Injury Compensation Claims for Missed Diagnoses top GP Malpractice Cases
A review prepared for the Royal College of Surgeons in Ireland (RCSI) by the Centre for Primary Care Research in Dublin has found that injury compensation claims for missed diagnoses are the leading reason for GP malpractice cases.
The review – “The Epidemiology of Malpractice Claims in Primary Care: A Systematic Review” published recently in the British Medical Journal – was compiled with the objective of establishing which areas of primary care in Ireland should be given specific attention when developing future educational strategies and risk management systems for front-line healthcare practitioners.
It found that the most common reason for GP malpractice cases were the missed or delayed diagnosis of cancer – specifically lung cancer, colon cancer and breast cancer – medication errors (in both administration and prescription) and, in children´s injury compensation claims for missed diagnoses, the failure to correctly diagnose meningitis and appendicitis.
The lead researcher for the report – Dr Emma Wallace – is herself a GP, and she acknowledged that reviewing GP malpractice cases may not be the preferred methodology to establish where the most attention was required; however, she did accept that injury compensation claims for missed diagnoses were creating an environment where GPs and front-line healthcare practitioners were acting more defensively.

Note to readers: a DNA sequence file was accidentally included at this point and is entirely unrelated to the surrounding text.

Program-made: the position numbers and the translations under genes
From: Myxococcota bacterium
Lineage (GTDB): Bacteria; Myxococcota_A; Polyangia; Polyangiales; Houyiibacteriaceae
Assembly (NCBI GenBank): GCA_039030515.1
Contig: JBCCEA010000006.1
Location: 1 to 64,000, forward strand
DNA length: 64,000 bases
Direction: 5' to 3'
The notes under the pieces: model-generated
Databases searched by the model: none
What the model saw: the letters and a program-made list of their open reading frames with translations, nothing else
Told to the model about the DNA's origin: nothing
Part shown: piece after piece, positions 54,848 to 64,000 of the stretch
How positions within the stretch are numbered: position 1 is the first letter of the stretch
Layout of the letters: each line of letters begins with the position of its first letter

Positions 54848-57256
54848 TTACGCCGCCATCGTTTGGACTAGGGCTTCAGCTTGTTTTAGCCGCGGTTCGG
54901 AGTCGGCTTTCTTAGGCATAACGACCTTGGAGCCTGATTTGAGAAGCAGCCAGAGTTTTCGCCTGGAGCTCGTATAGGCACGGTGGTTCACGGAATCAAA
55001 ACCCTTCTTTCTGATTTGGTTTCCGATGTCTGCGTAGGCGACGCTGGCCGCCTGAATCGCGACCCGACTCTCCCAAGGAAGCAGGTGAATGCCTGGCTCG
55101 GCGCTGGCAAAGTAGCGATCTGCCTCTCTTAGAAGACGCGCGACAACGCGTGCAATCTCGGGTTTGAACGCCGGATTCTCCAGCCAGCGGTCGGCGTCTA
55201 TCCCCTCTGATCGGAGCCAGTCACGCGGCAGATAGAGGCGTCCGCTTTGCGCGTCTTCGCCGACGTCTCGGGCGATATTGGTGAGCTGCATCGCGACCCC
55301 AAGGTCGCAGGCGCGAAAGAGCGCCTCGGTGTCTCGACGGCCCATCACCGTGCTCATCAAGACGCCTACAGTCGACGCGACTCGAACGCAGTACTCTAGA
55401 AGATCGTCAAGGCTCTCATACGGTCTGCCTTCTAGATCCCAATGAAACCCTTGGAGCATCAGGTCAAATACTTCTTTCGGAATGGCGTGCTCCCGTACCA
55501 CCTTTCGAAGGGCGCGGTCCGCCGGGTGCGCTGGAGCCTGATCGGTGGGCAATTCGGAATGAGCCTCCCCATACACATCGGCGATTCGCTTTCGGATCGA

The review found that more patients are being referred to consultants than before – potentially delaying a correct diagnosis and placing pressure on an under-resourced Irish health service – because of the risk of litigation should a mistake be made. Medical practitioners against whom injury compensation claims for missed diagnoses are made often experience increased stress levels, Dr Wallace said, reducing their effectiveness to diagnose correctly and placing more patients at risk.
It is hoped that “The Epidemiology of Malpractice Claims in Primary Care: A Systematic Review” provides an insight into the nature of adverse events in hospital outpatients´ departments and GPs surgeries, and the reasons for them occurring. This would then reduce the number of injury compensation claims for missed diagnoses in Ireland and ultimately improve the standard of primary healthcare provided.